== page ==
OTC medicines sector to get less regulation but more scrutiny, regulator tells ASMI Conference

16 November 2011

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The over-the-counter (OTC) medicines sector will benefit from greater certainty and predictability from regulators, but should expect to come under increased community scrutiny, the Australian Self Medication Industry (ASMI) national conference in Sydney heard today.

Dr Rohan Hammett, the National Manager of the Therapeutic Goods Administration (TGA) told the conference that the business reform process underway for the OTC sector will bring significant benefits in medicine approvals and timelines.
"You are going to see greater clarity from the TGA on what you are required to do. You will see greater predictability, faster approvals, and we will be working much more closely with our international counterparts, adopting similar approaches to regulation of over-the-counter medicines.

"What I hope we will see from you is actually improved dossiers. The information that we evaluate is much better evaluated if the information you provide is accurate, correct and complete.

"Ultimately what we have found when doing this with other sectors is that there is a loss of flexibility in processes that have arisen over decades within the TGA. But the trade-off in loss of flexibility is more than outweighed by the predictability, clarity and efficiency of the regulatory environment.

"I think the other thing you need to prepare yourselves for is greater scrutiny. I have no doubt that the community will continue to look at what we as the regulator do very closely, but also at what you, as the responsible and viable industry do, particularly as it pertains to marketing approaches to consumer literacy which may not always provide the accurate information that is required."

Dr Hammett also warned of a "fragility of trust" arising from marketing approaches that lack a thorough evidence base.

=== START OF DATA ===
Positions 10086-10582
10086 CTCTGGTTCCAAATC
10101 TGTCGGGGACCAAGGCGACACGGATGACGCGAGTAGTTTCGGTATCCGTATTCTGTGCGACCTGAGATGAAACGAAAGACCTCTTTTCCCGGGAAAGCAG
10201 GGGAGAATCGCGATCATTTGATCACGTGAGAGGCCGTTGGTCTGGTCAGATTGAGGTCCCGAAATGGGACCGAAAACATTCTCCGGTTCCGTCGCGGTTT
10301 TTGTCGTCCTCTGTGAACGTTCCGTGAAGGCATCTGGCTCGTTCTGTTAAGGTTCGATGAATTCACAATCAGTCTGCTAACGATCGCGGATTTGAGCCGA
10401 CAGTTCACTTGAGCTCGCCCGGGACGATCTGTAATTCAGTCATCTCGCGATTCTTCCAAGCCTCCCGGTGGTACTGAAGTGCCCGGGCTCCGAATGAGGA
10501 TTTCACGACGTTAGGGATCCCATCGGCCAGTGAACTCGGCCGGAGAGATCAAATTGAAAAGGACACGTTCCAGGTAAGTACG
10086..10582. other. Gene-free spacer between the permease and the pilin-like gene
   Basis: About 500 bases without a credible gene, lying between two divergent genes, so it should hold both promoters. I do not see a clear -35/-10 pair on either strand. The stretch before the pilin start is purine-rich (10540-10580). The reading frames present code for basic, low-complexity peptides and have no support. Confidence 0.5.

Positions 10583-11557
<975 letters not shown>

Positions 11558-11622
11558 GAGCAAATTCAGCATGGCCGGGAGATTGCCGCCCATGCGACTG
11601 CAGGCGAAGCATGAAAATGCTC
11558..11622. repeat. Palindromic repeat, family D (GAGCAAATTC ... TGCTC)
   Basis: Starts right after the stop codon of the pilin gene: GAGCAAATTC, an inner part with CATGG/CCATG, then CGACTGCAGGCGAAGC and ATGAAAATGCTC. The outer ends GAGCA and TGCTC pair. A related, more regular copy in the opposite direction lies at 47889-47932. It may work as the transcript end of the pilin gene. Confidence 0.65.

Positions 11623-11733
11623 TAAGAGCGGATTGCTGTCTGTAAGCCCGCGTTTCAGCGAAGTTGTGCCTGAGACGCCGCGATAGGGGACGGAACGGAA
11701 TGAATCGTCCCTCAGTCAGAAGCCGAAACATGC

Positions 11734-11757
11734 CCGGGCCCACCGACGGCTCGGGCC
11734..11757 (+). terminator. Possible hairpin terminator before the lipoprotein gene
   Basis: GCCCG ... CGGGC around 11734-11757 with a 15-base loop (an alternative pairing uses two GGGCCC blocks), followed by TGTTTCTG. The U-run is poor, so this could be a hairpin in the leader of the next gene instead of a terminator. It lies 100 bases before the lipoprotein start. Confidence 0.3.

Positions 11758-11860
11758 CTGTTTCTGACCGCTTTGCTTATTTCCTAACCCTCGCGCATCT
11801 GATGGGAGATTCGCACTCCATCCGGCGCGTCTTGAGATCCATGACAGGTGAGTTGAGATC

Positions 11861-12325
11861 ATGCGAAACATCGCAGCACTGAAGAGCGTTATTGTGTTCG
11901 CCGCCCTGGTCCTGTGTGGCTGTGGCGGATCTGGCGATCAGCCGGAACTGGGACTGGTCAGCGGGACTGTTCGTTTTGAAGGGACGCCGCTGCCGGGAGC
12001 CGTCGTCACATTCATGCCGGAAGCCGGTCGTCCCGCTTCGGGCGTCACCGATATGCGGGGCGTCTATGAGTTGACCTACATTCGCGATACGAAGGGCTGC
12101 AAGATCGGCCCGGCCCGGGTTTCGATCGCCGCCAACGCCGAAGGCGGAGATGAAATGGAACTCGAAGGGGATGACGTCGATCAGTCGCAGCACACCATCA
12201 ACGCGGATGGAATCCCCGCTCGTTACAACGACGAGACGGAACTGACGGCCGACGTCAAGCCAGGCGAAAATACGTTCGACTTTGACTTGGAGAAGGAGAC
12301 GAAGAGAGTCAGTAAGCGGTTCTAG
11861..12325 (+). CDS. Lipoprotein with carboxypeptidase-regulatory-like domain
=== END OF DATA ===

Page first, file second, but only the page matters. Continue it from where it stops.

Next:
"One very bad marketing idea can do a lot of damage to trust that has been built up in our attempts to improve health literacy," he said.

In response to a question, he said that in the prescriptions medicine sector, approval times at the TGA have been reduced from approximately 500 days to as little as 270 days. He said that the business improvement process for OTC medicines should lead to "similar efficiencies with predictable timelines".

He conceded that for some OTC medicines, the level of regulation is excessive given the length of time that they have been on the market.

He said that a consultation paper on the planned OTC reforms would be released early in 2012.

Dr Hammett was speaking at the ASMI conference, titled Promoting Self Care Literacy, at Sydney Olympic Park.

Further information on the 2011 ASMI Conference is available at www.asmiconference.com
About ASMI: The Australian Self-Medication Industry (ASMI) is the peak industry body for the Australian self care industry representing consumer healthcare products including over-the-counter medicines and complementary medicines. ASMI's mission is to promote better health through responsible self-care. This means ensuring that safe and effective self-care products are readily available to all Australians at a reasonable cost. ASMI works to encourage responsible use by consumers and an increasing role for cost-effective self-medication products as part of the broad national health strategy. www.asmi.com.au

Media Contact: Bob Bowden, Foresight Communications (02) 9241 2811 or 0412 753 298, bbowden@bowmac.com.au